Offset Sues Quality Control Over Rights to His New Music
The former Migos member says he bought back his rights from his old label last year, but it is still claiming ownership.
Offset is seeking a court ruling making it clear he’s no long associated with Quality Control Music, the label that helped launch his career as a member of Migos nearly a decade ago.
On Wednesday (Aug. 24), the emcee filed paperwork in Los Angeles seeking a declaratory judgement “that Quality Control has no rights, title, or interest in or to Offset’s recordings” since he bought out his deal with the company early last year.
According to court documents, as of Jan. 15, 2021, Offset — whose real name is Kiari Cephus — “negotiated a deal in which he reclaimed the rights to his own solo recording and songwriting from Quality Control,” with whom he signed a production agreement in 2013 covering his work in Migos and as a solo artist. The new arrangement, however, made Offset the “sole owner of all rights, title, and interest in and to his services as a solo recording artist, entertainer, and songwriter.” Except, now, despite paying “handsomely for those rights,” as the filing states, the artist claims Quality Control is still asserting it has an ownership interest over Offset’s latest single, “54321,” produced by Baby Keem, and released last Friday.
“54321” — Offset’s first solo release since his 2019 album, Father of 4 — is credited to UMG Recordings and Motown Records on streaming platforms and the filing suggests Offset plans to continue to work with Motown moving forward. Under Offset’s settlement agreement with Quality Control, the filing states, Quality Control assigned its rights under a 2017 recording agreement with Motown to Offset, making him the successor in interest under the agreement. Nevertheless, Offset’s attorneys state that on this latest song, “Quality Control went so far as to demand that Motown Records publicly and falsely assert that Quality Control had an ownership interest in ‘54321.’ This ownership claim is wrongful and knowingly violates Offset’s rights to his own music.” Now, Offset and his team are concerned Quality Control will assert “that it has an ownership interest” in all of his future solo recordings, as well.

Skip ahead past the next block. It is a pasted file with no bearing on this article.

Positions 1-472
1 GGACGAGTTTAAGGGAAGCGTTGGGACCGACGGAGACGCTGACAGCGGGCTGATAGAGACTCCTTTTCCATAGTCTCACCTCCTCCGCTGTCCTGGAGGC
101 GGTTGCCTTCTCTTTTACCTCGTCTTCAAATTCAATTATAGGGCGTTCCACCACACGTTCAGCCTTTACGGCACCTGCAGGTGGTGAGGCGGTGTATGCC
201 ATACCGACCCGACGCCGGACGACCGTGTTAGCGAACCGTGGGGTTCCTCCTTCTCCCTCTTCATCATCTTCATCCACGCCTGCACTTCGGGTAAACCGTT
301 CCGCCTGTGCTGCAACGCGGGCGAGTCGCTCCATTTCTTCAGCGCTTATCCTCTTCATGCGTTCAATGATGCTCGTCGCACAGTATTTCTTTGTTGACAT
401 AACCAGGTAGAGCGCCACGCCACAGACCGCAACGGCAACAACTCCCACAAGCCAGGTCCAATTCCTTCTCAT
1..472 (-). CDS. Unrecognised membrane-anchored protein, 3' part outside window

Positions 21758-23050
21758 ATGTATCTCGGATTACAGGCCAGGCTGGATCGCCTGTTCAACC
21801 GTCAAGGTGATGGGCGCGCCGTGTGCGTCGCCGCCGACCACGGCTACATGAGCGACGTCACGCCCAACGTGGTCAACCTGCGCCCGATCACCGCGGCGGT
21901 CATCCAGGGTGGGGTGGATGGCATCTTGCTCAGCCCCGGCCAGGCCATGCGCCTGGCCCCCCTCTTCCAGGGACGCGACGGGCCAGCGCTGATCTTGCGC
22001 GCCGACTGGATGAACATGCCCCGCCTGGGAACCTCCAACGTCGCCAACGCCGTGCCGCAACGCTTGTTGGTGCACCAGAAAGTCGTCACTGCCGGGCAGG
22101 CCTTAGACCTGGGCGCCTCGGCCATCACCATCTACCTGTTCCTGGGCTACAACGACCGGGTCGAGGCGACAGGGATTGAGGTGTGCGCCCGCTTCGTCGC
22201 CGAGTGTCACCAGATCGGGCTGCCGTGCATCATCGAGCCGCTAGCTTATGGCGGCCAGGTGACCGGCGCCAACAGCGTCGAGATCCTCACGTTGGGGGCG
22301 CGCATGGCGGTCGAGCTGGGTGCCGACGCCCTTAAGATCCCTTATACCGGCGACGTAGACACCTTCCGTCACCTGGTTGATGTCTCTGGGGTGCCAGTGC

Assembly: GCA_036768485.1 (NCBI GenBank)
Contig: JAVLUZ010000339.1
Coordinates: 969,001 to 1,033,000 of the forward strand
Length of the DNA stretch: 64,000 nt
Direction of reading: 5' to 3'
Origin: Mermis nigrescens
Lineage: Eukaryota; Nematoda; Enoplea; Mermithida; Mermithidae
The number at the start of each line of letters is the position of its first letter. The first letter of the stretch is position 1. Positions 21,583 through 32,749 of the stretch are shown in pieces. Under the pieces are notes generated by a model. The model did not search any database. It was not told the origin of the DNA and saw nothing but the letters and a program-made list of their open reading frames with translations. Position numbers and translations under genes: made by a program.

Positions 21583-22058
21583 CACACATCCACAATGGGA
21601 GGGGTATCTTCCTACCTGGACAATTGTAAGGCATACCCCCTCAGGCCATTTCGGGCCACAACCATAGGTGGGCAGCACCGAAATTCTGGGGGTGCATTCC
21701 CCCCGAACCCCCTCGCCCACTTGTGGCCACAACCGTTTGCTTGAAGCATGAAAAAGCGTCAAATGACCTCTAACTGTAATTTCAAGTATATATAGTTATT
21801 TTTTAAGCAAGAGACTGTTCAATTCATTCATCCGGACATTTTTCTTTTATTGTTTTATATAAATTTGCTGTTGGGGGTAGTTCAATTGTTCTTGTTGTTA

Pee Thomas, Quality Control Music CEO, commented on the filing by Wednesday via Twitter, saying, “The last lawsuit was filed publicly and dismissed quietly. Let’s see how this one go. Been to real for all this lame shit. Everyone know the real problem.”
The last lawsuit was filed publicly and dismissed quietly. Let’s see how this one go. Been to real for all this lame shit. Everyone know the real problem.
— P (@qcm_p) August 24, 2022
Offset quickly fired back, claiming that Thomas blackballed him from the industry: “N—-s act like im the problem I paid millions to get my rights back N—a you black balled me I ain’t said S–t one time homie I ain’t spoke to you in 2 years now I drop and you want ya name on my credit?”
Niggas act like im the problem I paid millions to get my rights back Nigga you black balled me I ain’t said Shìt one time homie I ain’t spoke to you in 2 years now I drop and you want ya name on my credit? https://t.co/UGRDykvX5C
— OFFSET (@OffsetYRN) August 24, 2022
Offset plans to follow “54321” with another track on Friday, featuring MoneyBagg Yo.
Meanwhile, Migos has been continuing on as a duo lately, with just Quavo and Takeoff. The two sat down with the Rap Radar Podcast last week to discuss their newest journey as a duo. “But far as like, sitting in the studio and recording, I can’t wait to bring some new music to Takeoff,” Quavo remarked in the newly-released interview. Takeoff, in response, agreed and said, “I don’t want to wait till I get to him.”
Reps for Offset, Motown and Quality Control did not respond to immediate requests for comment.
Kiari Cephus vs. Quality Control Music by Billboard on Scribd